Live Art is now recognised as one of the most vital and influential of creative spaces in the UK. Live Art is a research engine, driven by artists who are working across forms, contexts and spaces to open up new artistic models, new languages for the representation of ideas and new strategies for intervening in the public sphere.
Influenced at one extreme by late 20th century Performance Art methodologies where fine artists, in a rejection of objects and markets, turned to their body as the site and material of their practice, and at the other by enquiries where artists broke the traditions of the circumstance and expectations of theatre, a diverse range of practitioners in the 21st century – from those working in dance, film and video, to performance writing, socio-political activism and the emerging languages of the digital age - continue to be excited by the possibilities of the live event.
The term Live Art is not a description of an artform or discipline, but a cultural strategy to include experimental processes and experiential practices that might otherwise be excluded from established curatorial, cultural and critical frameworks. Live Art is a framing device for a catalogue of approaches to the possibilities of liveness by artists who chose to work across, in between, and at the edges of more traditional artistic forms.
Live Art has generated what Joshua Sofaer has referred to as ‘an explosion of conventional aesthetics’ as a gene pool of artists, whose work is rooted in a broad church of disciplines, have crossed each others paths, blurred each others edges and, in the process, opened up new creative forms.
To talk about Live Art is to talk about art that invests in ideas of process, presence and experience as much as the production of objects or things; art that wants to test the limits of the possible and the permissible; and art that seeks to be alert and responsive to its contexts, sites and audiences.
Live Art offers a space in which artists can take formal and conceptual risks, create a context to look at different mediums of expression, explore ideas of process, presence and endurance, and investigate relationships with an audience.
For many artists Live Art is a generative force: to destroy pretence, to create sensory immersion, to shock, to break apart traditions of representation, to open different kinds of engagement with meaning.
Live Art practices have constructed new strategies for the expression of identities and for many women, gay, culturally diverse and disabled artists, Live Art has proved to be a potent site, where the disenfranchised and disembodied become visible, and where the politics of difference are contested.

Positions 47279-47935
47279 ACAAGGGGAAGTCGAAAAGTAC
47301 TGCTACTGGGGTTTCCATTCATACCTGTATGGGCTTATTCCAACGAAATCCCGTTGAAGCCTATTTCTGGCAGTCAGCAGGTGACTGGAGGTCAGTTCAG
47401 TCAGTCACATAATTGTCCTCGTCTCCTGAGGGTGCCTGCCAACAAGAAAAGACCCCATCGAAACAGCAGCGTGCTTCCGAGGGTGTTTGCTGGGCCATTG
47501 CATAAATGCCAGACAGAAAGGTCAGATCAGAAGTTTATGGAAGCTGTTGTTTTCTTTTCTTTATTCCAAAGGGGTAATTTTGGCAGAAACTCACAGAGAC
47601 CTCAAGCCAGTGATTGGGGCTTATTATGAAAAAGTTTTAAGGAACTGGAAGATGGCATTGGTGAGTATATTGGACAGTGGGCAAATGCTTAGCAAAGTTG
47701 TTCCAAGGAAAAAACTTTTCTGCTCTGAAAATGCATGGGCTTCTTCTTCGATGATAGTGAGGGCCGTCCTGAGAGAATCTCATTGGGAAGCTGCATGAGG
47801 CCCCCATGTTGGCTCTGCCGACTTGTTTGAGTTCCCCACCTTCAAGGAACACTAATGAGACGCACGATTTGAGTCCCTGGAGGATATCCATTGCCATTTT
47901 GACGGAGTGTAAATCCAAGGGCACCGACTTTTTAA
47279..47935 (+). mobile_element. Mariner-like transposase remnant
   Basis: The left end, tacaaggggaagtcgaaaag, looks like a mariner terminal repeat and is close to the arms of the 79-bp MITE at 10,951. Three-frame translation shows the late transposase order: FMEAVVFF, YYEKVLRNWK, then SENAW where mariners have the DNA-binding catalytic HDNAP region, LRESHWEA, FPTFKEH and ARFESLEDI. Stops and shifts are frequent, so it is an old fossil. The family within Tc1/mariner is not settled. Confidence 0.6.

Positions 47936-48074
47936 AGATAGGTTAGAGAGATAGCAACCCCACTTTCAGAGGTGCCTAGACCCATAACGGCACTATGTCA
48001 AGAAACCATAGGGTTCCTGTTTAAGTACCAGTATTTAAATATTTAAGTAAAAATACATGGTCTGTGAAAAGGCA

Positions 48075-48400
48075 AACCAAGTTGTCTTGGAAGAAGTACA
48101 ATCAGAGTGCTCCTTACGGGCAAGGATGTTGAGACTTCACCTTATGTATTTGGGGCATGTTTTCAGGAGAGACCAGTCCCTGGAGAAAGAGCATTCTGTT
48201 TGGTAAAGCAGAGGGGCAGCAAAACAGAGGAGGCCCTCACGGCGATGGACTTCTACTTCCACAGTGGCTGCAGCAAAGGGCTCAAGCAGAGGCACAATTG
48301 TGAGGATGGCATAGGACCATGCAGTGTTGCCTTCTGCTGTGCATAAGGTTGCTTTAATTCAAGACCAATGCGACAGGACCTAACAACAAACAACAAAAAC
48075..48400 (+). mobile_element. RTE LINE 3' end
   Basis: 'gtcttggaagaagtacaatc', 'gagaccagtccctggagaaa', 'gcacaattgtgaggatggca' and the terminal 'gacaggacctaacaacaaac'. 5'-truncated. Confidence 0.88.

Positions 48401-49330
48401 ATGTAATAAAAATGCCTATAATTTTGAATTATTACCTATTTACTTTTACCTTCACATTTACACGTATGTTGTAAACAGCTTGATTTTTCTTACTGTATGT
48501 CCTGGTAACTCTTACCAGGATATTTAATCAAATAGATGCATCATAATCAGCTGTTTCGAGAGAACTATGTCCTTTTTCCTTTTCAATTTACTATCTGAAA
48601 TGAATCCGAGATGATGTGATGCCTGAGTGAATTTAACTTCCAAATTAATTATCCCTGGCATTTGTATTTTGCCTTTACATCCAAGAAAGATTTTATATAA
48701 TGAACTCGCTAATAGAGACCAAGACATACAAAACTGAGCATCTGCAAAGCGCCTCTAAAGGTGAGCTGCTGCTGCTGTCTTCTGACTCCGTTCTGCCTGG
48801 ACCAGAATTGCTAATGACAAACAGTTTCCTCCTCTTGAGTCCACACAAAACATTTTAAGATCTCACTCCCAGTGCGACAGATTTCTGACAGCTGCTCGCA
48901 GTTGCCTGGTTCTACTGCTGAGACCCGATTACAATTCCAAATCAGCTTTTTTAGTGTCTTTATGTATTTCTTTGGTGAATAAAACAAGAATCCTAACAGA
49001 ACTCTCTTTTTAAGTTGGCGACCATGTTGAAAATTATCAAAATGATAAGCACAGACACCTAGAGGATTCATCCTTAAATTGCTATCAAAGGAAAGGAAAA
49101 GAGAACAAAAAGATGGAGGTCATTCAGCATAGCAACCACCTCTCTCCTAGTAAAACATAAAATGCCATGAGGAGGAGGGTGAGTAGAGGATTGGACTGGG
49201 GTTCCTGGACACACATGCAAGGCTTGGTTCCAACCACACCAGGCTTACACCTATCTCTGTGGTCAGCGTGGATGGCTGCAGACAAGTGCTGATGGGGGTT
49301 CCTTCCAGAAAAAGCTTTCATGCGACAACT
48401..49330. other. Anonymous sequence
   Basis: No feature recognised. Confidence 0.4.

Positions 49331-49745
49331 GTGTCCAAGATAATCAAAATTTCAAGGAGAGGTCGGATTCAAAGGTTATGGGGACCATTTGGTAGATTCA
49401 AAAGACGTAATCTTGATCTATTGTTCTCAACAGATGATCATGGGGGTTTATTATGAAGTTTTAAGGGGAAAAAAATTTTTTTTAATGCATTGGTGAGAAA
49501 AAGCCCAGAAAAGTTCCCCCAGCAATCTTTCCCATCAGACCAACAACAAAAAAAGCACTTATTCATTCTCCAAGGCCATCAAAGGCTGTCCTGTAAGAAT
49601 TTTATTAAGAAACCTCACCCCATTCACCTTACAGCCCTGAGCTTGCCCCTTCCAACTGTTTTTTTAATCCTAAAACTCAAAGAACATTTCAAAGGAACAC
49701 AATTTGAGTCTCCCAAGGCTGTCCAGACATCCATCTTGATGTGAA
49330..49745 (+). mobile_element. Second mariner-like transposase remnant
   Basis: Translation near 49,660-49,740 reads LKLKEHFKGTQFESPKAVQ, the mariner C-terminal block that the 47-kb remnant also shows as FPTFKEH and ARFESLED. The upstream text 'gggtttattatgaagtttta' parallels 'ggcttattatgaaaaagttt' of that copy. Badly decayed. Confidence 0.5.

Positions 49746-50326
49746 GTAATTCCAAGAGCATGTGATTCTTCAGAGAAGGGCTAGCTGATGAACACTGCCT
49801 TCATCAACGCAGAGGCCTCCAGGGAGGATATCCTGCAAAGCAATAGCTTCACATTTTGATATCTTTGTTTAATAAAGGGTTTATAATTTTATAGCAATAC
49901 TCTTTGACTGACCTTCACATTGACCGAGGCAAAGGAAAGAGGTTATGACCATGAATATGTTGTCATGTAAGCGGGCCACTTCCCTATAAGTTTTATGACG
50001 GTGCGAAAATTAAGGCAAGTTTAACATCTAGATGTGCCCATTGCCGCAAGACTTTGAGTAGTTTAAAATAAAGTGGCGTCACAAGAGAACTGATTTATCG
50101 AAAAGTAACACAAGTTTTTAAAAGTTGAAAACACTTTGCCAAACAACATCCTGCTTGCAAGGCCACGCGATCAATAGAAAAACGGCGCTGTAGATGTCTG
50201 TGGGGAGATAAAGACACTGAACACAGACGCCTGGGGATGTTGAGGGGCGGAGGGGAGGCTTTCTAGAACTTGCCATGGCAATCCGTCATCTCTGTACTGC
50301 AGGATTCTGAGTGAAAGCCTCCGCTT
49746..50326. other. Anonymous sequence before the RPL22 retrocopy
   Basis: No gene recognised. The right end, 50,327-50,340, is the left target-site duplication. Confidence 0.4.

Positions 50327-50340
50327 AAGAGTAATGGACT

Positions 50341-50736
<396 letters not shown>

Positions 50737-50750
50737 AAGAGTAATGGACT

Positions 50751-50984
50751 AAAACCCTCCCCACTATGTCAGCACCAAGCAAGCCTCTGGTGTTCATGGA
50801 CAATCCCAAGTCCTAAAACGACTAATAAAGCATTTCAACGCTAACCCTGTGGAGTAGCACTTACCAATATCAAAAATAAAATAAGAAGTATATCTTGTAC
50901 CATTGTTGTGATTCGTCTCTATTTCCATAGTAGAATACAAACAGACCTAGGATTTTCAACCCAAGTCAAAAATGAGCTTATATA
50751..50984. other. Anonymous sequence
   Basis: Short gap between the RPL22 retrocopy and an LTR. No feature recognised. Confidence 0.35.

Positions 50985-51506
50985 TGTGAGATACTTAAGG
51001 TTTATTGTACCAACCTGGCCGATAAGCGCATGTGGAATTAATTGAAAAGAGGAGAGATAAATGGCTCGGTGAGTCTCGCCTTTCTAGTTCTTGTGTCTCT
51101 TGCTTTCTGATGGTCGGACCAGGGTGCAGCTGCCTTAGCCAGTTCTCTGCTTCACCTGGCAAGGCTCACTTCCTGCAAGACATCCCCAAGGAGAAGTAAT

Disrupting borders, breaking rules, defying traditions, resisting definitions, asking awkward questions and activating audiences, Live Art breaks the rules about who is making art, how they are making it and who they are making it for.
Live Art practices have proved to be especially equipped to meet the complexity and sophistication of contemporary audiences’ values, identities and expectations. Live Art questions assumptions and defies expectations about who an audience can be, what they might be interested in, and the means by which they can be addressed.
Live Art occupies a huge range of sites and circumstances, from the institutional to artist led interventions; from actions in galleries and performances in theatres, to artists working outside of the constraints of official culture, within civic or social spheres, in challenging and unexpected sites, or at the points where live and mediated cultures converge. Some may experience Live Art in a gallery, others in a theatre, and others still as an occurrence in some unusual location or a process in which they are involved. Live Art can also span extremities of scales – from intimate one on one encounters, to civic spectacles, to the mass participation of virtual events. Wherever they may take place or whatever shape they may be, Live Art practices are concerned with all kinds of interventions in the public sphere and all kinds of encounters with an audience.
Live Art offers immersive experiences, often disrupting distinctions between spectator and participant. Live Art asks us what it means to be here, now. In the simultaneity and interactivity of a media saturated society, Live Art is about immediacy and reality: creating spaces to explore the experience of things, the ambiguities of meaning and the responsibilities of our individual agency.
Live Art is on the frontline of enquiries into what our culture is and where it is located, who our artists are and where they come from, what an audience can be and how they can be addressed.